Once the virus enters the human host, its first step is to attach to the surface and recognize the cell surface receptor of the host cell for invasion.[24] Studies indicate that ACE-2 plays an important role in cellular entry of the virus, thus ACE-2 expressing cells may act as target cells and are susceptible to COVID-19 infection.[21],[25] Besides, ACE-2 receptor was proven to be expressed in 72 human tissues and is abundantly present in the epithelium of the lung,[26] nasal, and oral mucosa. Previous research has proved the expression of ACE-2 in buccal and gingival tissue, epithelial cells of tongue, T-cells, B-cells, and fibroblasts of oral mucosa.[7],[27] Liu et al. analyzed rhesus macaques and found ACE-2 was also expressed in epithelial cells lining on minor salivary gland ducts.[28] The ACE-2 expression in minor salivary glands was greater than that in the lungs, indicating that a target for COVID-19 may possibly be salivary glands. Furthermore, SARS-CoV-2 RNA can be found in the saliva before lung lesions appear. This could account for asymptomatic infections.[29]

Li H. et al. revealed that a putative FURIN-cleavage site reported recently in the spike protein of 2019-nCov may facilitate the virus-cell fusion, which explains the transmission features of the virus.[30] In addition, Ma Y et al. found that the presence of FURIN-cleavage site, which was absent in SARS-CoV, caused distinct clinical symptoms of SARS-CoV-2.[31] Similar results were also reported in Li X.'s study from China.[32]

Immunohistochemistry experiments performed by Bing-peng Lin et al. indicated that the expression level of ACE-2 protein was significantly higher in the lip, tongue, and buccal mucosa, especially the epithelial cells in the basal layer, although the mRNA expression level is not as high. The percentage of FURIN-positive cells in lip, tongue, and gingiva was higher than that of buccal and palatal mucosa[33] [Figure 2].{Figure 2}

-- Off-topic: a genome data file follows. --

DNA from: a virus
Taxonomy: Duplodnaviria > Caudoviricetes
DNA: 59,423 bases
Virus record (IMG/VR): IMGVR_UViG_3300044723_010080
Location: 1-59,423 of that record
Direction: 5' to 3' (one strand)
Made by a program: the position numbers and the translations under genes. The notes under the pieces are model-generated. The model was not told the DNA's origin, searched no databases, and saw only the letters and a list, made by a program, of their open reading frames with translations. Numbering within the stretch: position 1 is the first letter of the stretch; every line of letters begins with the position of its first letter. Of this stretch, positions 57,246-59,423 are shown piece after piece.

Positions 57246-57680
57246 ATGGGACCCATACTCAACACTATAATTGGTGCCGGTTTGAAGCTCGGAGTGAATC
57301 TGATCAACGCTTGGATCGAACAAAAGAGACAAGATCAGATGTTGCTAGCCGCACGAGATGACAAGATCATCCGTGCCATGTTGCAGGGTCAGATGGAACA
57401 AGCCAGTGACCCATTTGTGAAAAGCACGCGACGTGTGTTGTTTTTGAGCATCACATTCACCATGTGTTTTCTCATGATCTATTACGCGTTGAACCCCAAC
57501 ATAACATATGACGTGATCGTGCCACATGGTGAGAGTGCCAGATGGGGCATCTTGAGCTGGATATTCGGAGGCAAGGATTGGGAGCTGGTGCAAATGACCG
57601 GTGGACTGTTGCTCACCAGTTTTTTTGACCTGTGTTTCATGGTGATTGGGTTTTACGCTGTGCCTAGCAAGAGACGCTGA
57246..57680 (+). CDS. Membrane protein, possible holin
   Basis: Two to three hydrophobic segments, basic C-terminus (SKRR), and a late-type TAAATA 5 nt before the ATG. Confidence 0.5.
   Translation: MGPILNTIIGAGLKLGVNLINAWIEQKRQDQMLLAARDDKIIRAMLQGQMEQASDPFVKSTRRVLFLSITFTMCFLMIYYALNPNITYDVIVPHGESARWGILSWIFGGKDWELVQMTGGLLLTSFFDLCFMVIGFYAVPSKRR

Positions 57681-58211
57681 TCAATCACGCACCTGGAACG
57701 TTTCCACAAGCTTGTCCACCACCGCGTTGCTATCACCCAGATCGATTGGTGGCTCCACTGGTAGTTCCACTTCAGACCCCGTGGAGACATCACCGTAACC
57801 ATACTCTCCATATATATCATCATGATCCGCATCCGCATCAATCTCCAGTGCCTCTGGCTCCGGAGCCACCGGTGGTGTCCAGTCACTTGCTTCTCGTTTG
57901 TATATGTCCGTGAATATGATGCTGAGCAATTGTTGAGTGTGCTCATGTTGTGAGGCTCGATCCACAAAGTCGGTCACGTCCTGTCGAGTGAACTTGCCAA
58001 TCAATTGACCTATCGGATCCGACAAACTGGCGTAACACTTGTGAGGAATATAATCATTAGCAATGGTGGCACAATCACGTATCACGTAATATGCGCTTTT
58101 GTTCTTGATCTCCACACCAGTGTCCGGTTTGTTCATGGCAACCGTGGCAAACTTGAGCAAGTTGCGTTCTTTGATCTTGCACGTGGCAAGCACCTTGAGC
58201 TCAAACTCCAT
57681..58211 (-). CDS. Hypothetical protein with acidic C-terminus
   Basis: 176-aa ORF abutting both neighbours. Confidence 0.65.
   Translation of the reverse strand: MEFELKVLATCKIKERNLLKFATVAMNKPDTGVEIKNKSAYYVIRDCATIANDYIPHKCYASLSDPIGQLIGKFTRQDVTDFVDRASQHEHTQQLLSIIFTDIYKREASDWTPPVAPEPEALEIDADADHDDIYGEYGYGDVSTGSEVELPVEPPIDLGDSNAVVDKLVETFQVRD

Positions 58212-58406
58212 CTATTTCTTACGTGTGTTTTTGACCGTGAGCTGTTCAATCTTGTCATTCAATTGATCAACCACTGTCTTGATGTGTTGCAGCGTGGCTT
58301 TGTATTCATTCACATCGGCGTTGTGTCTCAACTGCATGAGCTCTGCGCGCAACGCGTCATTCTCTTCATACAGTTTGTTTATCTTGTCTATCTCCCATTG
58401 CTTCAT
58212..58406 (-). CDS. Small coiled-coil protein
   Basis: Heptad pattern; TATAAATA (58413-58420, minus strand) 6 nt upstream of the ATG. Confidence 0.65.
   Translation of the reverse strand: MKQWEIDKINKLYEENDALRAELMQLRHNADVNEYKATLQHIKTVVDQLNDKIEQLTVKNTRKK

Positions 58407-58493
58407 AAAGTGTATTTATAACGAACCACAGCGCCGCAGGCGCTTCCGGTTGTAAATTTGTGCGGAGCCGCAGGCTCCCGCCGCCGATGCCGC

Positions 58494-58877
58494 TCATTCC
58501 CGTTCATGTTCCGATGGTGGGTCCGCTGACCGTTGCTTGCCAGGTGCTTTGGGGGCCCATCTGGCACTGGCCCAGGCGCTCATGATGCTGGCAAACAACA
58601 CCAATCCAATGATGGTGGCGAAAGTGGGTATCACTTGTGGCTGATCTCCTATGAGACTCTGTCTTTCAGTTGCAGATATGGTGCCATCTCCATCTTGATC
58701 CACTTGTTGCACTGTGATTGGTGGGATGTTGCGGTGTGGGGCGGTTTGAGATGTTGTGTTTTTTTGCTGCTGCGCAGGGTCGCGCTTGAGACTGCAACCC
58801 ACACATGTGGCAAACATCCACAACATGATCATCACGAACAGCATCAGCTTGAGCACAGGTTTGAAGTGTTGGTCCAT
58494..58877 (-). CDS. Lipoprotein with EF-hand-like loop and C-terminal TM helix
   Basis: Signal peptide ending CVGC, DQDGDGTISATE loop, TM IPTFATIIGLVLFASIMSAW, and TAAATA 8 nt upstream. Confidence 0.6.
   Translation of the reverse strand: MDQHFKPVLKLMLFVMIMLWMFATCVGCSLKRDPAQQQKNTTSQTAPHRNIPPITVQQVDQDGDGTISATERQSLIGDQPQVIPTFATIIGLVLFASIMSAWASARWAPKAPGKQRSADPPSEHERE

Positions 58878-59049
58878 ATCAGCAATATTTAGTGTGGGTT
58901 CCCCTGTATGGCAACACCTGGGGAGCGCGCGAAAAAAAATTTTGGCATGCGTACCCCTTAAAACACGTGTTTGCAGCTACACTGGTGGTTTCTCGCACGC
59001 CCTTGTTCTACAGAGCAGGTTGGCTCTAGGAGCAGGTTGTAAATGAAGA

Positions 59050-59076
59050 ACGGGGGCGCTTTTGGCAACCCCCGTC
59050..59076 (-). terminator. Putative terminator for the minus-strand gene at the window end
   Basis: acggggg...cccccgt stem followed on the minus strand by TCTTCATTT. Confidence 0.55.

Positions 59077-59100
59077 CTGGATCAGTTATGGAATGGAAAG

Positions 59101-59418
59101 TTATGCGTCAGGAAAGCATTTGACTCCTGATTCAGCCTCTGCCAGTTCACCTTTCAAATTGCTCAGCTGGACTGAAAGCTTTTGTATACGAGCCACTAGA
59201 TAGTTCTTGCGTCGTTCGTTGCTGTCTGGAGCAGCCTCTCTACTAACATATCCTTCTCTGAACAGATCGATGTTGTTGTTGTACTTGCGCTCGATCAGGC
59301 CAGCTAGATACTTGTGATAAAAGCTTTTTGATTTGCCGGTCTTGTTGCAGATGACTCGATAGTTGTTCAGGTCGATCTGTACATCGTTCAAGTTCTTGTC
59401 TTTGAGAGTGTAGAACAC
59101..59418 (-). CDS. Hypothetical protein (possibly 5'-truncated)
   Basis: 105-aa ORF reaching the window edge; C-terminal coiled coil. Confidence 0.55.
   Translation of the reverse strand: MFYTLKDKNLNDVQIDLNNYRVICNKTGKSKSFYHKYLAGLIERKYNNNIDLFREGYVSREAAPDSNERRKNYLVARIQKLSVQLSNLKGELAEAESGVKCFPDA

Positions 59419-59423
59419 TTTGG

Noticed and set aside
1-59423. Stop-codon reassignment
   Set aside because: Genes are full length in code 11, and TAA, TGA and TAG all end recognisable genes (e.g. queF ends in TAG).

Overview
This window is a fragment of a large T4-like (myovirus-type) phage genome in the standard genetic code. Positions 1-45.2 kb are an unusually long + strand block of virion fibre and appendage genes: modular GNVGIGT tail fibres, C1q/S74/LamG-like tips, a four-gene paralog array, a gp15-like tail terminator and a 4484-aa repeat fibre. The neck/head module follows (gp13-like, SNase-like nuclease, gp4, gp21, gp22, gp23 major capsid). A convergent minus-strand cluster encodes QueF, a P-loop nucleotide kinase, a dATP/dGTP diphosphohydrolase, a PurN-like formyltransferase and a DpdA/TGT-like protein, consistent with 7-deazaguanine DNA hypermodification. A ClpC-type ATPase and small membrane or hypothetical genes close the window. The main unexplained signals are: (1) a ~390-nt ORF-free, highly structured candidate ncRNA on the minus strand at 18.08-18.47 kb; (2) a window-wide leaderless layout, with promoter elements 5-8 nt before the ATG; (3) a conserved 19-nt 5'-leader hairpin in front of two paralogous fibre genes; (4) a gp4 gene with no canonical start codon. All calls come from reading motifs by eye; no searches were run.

Tests for Severe Acute Respiratory Syndrome Coronavirus-2



Studies on previously confirmed COVID-19 patients show 91% sensitivity for saliva tests and 98% sensitivity for nasopharyngeal (NP) tests.[34]

Real-time reverse transcription–polymerase chain reaction (rRT-PCR) on NP and oropharyngeal (OP) specimens represents the gold standard for the qualitative detection of SARS-CoV-2 infection. The Centers for Disease Control and Prevention (CDC) is now recommending the collection of only NP swabs, although OP swabs remain an acceptable specimen type.[35]

The collection of NP or OP samples requires a close contact between the health-care worker and the infected patient, thus leading to a high risk of cross-infection. During collection of the NP sample, the swab goes almost 7 cm or 2.7 inches inside the nose to reach the nasopharynx,[36] this causes discomfort to the patient and may induce bleeding in the thrombocytopenic patients.[37]

There are several advantages in using saliva specimens for the diagnosis of 2019-nCoV. First, saliva specimens can be provided by the patient easily without any invasive procedures. Therefore, the use of saliva specimens could reduce the risk of nosocomial 2019-nCoV transmission.[36] Cases of 2019-nCoV infection among health-care workers in India were found to be more than 15,200 as of July 18, 2020.[38] Second, the use of saliva will allow specimen collection outside the hospitals where airborne-infection isolation rooms are not available, such as in outpatient clinics or in the community. In the setting where a large number of individuals require screening, saliva would represent a practical noninvasive specimen type. Third, since health-care workers are not required to collect saliva specimens, the use of saliva specimens will eliminate the waiting time for specimen collection, and hence, the results would be available much sooner. This is especially important in busy clinical settings where the number of available staff is limited.[39] Thus, salivary specimens would reduce discomfort to the patient and health hazards to health-care workers during repeated sampling.

SARS in 2002 showed that viral load often peaked at day ten after symptom onset. Thus, early detection and isolation of cases was strategic for infection control and provides the window of opportunity for antiviral therapy to decrease the peak viral load.[39]

 Advantages and Disadvantages of Saliva Sampling [Table 1][40]

{Table 1}

Diagnostic value of saliva

Saliva shows the presence of malic acid, C-reactive protein, lactate dehydrogenase, guanosine monophosphate, and proteins associated with macrophage, platelet degranulation, and complement system pathways. These findings support and promote the usage of saliva biomarkers as a noninvasive approach for patient stratification in COVID-19 disease.[40]

Till now, three approaches have been reported to collect saliva–coughing out deep throat saliva, saliva swabs, and directly from salivary gland duct.[3]

Surprisingly, in two patients at the Circolo Hospital in Italy, the salivary samples proved positive for SARS-CoV-2, while their respiratory swabs showed negative results on the same days, indicating that salivary tests were more sensitive to the presence of the virus.[5]

Coughing out deep throat saliva